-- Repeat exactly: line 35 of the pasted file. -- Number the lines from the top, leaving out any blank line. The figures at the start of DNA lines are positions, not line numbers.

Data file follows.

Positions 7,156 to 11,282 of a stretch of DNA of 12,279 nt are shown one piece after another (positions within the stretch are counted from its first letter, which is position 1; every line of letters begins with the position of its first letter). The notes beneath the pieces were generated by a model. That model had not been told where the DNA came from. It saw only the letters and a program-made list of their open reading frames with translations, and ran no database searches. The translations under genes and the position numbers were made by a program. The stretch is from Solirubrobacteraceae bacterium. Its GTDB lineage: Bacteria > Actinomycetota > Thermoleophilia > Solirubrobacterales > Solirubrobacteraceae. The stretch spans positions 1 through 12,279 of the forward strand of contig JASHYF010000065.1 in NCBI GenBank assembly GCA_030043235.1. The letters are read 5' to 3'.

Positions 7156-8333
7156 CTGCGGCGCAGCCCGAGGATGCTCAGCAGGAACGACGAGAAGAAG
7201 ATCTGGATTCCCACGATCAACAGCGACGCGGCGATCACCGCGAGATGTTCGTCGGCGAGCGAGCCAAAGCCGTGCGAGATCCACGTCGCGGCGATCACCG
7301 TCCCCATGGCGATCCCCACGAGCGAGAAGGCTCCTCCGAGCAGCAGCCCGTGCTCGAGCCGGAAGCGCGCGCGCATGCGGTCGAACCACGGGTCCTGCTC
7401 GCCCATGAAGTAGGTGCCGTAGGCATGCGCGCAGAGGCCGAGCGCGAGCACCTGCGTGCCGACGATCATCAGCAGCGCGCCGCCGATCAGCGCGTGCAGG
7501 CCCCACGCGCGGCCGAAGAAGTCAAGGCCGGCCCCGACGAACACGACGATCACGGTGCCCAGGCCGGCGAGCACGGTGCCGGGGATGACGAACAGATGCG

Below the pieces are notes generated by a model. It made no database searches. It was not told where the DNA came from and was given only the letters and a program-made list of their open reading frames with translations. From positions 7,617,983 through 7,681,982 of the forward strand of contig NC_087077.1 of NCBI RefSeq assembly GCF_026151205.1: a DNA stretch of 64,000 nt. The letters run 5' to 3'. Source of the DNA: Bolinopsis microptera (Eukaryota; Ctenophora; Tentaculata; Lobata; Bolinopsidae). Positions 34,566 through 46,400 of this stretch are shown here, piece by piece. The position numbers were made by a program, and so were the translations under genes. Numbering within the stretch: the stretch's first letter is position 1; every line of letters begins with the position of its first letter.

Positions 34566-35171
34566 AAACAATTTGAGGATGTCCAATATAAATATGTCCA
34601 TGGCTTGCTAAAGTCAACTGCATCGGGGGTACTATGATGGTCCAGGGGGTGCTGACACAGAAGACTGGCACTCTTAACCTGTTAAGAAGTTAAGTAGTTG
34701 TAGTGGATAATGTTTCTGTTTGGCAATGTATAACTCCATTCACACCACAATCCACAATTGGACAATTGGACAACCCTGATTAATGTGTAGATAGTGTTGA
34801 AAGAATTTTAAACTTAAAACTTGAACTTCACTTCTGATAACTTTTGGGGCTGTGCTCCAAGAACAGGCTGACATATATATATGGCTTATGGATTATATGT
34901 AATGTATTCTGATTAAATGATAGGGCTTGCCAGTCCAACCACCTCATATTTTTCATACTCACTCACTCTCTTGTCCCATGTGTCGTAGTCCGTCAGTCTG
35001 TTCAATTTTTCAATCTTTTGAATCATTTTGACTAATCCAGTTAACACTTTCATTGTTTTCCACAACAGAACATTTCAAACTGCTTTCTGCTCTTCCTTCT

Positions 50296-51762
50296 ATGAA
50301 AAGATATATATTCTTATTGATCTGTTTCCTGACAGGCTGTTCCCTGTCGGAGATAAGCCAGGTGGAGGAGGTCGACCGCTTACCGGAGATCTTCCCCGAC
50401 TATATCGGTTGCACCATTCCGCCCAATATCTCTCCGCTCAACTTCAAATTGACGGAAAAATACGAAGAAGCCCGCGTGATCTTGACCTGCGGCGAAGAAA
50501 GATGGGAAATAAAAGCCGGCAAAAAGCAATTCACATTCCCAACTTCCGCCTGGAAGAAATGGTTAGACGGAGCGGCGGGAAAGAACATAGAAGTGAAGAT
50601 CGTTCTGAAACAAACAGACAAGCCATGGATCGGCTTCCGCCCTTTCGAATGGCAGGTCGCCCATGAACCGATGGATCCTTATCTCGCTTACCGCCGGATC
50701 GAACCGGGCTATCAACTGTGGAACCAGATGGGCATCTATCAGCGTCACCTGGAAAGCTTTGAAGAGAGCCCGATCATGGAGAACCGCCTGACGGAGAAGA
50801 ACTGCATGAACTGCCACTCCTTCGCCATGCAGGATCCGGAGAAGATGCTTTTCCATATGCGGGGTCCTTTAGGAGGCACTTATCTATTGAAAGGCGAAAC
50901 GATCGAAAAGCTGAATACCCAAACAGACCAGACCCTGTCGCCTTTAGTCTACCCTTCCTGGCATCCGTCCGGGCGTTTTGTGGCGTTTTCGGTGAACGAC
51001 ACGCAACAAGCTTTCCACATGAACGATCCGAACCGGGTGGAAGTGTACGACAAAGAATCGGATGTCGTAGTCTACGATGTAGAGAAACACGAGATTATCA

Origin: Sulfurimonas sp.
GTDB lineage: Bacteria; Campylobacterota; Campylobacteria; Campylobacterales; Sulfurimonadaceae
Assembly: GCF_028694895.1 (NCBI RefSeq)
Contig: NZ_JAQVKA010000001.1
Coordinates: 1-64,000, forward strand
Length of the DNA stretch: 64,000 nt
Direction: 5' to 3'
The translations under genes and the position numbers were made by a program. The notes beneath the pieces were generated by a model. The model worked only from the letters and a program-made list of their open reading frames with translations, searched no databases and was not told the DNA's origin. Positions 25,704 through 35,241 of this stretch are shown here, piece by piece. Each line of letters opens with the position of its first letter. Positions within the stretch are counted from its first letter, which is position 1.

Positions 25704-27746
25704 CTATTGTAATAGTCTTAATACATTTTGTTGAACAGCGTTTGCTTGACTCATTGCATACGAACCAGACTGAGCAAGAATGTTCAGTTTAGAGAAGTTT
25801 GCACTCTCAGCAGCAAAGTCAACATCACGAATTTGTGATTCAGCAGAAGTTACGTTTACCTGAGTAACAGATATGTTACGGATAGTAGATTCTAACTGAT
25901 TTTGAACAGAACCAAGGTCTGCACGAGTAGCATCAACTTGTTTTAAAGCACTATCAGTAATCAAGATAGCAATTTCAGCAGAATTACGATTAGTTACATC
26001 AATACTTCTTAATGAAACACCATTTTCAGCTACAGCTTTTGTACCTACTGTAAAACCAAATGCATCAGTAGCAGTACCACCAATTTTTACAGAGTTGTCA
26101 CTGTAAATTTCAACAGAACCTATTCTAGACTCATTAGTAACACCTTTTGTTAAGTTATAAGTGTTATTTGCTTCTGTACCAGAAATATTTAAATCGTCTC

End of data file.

25704 CTATTGTAATAGTCTTAATACATTTTGTTGAACAGCGTTTGCTTGACTCATTGCATACGAACCAGACTGAGCAAGAATGTTCAGTTTAGAGAAGTTT